What can you do to energize your body? What can you do to be more productive? Here are 5 steps in staying in shape at your computer.

1. Stretch your body. Stand up, raise your hands above your head and reach for the ceiling. Hold this stretch for 5 seconds. Then repeat it 3 more times.

2. Shoulder rolls. To loosen those tight, stiff shoulders, stand up and bring one arm backwards then the other arm. Repeat 5 times.

3. How about your neck? Sit up straight and hold your head high. Relax your neck. Gently touch your right ear to your right shoulder. Hold for 5 seconds. Then touch your left ear to your left shoulder. Hold for 5 seconds. Repeat this 3 times.

4. You only have one back. Take care of it. Stretch your back while you are sitting in your chair. Slowly bend your upper part of your body between your knees. Hold for 5 seconds and sit up. Repeat this 3 more times.

5. Breathe, Breathe, Breathe. Take a few slow and deep breathes in and out.

By staying in shape means moving your body. You will get your blood flowing. You will clear your mind and get more done. Take a break once in the morning and once in the afternoon. It is your choice. Choose to become more productive.

Choosing the Best Audio Player Software for Your Computer



Audio player software is used to play back sound recordings in one of the many formats available for computers today. It can also play back music CDs. There is audio player software that is native to the computer’s operating system (Windows, Macintosh, and Linux) and there are web-based audio players. This article discusses the local computer audio players.

Advantages of computer audio player software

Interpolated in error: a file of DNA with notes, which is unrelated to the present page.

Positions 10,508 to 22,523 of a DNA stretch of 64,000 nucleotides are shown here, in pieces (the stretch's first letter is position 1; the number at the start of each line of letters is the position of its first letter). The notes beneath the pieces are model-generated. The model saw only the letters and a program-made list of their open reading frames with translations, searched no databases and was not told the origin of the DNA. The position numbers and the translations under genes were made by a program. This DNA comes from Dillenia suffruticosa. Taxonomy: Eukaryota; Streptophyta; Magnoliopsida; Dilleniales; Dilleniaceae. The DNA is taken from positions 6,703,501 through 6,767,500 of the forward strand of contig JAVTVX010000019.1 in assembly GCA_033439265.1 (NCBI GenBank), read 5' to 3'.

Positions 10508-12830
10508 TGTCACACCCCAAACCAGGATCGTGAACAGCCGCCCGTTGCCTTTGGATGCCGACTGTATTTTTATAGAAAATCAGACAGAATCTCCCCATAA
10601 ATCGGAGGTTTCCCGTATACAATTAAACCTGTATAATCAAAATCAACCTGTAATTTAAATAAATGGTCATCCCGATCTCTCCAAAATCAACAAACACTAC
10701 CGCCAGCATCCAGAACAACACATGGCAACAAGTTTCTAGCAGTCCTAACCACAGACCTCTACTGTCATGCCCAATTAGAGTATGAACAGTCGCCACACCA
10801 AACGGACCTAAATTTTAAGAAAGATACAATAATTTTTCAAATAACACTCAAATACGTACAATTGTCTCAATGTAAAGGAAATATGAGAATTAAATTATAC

The main advantage of a computer audio player is that you can play your audio CDs and there is no longer any need to have a separate CD player. However the capabilities of the computer audio player go beyond just playing traditional music CDs. You can also play sound clips in one of the many audio formats found in the information technology industry today. The MP3 format is a standard whereby a high rate of compression can be achieved on sound files allowing the ability to store large numbers of them on hard disk. Another advantage is when the computer audio player has ripping capability you can extract a sample clip from the sound track for internet posting or emailing. Audio players in the form of portable MP3 players like Apple’s iPod are extremely advantageous due to their long battery life and capability to be carried practically anywhere.

Choosing and using a computer audio player

Windows comes with Windows Media Player already installed. Realplayer is a free download as well. There are other free products such as Winamp (Windows only). One important feature you want to look for when choosing an audio player beyond what is packaged with your operating system is the sound filtering capabilities. It should at least have a graphic equalizer where you can adjust for poor quality sound files. Look for other features like the ability to rip sound tracks and change the skins of the computer audio player.

The demand for the computer audio player

Demand is driven by price and the free audio players like Windows Media Player will remain popular when it comes to playing audio on the computer. Where people are spending more of their money is on the portable MP3 players like Apple’s iPod. Apple makes a free computer audio player for the computer called iTunes and it is used to organize play lists and transfer sound files to the iPod player. Typically, you download iTunes and install it on your computer and then you have an integrated environment to import different types of Podcasts and audio for exporting to the iPod player itself. Plus iTunes can be used as a standalone computer audio player. But more and more you will see the demand for mobile computer audio players to increase because of their convenience and portability.